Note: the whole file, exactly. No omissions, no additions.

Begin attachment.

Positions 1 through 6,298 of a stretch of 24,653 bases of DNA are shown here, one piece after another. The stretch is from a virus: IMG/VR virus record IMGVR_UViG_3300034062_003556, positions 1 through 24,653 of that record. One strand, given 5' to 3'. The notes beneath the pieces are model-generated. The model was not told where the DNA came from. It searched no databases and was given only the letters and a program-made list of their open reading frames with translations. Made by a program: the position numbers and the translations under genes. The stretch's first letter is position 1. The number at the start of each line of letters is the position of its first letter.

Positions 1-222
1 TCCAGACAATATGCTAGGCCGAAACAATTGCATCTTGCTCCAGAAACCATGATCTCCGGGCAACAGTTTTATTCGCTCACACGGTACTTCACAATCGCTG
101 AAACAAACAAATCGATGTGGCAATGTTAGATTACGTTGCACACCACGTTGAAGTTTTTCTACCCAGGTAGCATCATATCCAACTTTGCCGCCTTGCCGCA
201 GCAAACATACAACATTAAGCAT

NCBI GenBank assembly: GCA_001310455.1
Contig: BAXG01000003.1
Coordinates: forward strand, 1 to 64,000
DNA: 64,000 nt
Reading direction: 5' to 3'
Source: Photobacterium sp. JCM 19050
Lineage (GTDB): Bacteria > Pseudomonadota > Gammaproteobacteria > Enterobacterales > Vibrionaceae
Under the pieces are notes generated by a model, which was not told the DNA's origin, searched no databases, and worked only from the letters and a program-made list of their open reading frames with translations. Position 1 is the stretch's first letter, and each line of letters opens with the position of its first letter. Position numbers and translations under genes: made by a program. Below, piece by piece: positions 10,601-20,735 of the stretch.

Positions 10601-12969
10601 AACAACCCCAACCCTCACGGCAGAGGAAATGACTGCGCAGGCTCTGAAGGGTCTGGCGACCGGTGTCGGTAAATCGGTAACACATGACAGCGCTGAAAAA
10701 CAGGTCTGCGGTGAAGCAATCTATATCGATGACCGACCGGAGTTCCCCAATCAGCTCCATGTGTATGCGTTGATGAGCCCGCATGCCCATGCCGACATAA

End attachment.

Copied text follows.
Positions 1 through 6,298 of a stretch of 24,653 bases of DNA are shown here, one piece after another. The stretch is from a virus: IMG/VR virus record IMGVR_UViG_3300034062_003556, positions 1 through 24,653 of that record. One strand, given 5' to 3'. The notes beneath the pieces are model-generated. The model was not told where the DNA came from. It searched no databases and was given only the letters and a program-made list of their open reading frames with translations. Made by a program: the position numbers and the translations under genes. The stretch's first letter is position 1. The number at the start of each line of letters is the position of its first letter.

Positions 1-222
1 TCCAGACAATATGCTAGGCCGAAACAATTGCATCTTGCTCCAGAAACCATGATCTCCGGGCAACAGTTTTATTCGCTCACACGGTACTTCACAATCGCTG
101 AAACAAACAAATCGATGTGGCAATGTTAGATTACGTTGCACACCACGTTGAAGTTTTTCTACCCAGGTAGCATCATATCCAACTTTGCCGCCTTGCCGCA
201 GCAAACATACAACATTAAGCAT

NCBI GenBank assembly: GCA_001310455.1
Contig: BAXG01000003.1
Coordinates: forward strand, 1 to 64,000
DNA: 64,000 nt
Reading direction: 5' to 3'
Source: Photobacterium sp. JCM 19050
Lineage (GTDB): Bacteria > Pseudomonadota > Gammaproteobacteria > Enterobacterales > Vibrionaceae
Under the pieces are notes generated by a model, which was not told the DNA's origin, searched no databases, and worked only from the letters and a program-made list of their open reading frames with translations. Position 1 is the stretch's first letter, and each line of letters opens with the position of its first letter. Position numbers and translations under genes: made by a program. Below, piece by piece: positions 10,601-20,735 of the stretch.

Positions 10601-12969
10601 AACAACCCCAACCCTCACGGCAGAGGAAATGACTGCGCAGGCTCTGAAGGGTCTGGCGACCGGTGTCGGTAAATCGGTAACACATGACAGCGCTGAAAAA
10701 CAGGTCTGCGGTGAAGCAATCTATATCGATGACCGACCGGAGTTCCCCAATCAGCTCCATGTGTATGCGTTGATGAGCCCGCATGCCCATGCCGACATAA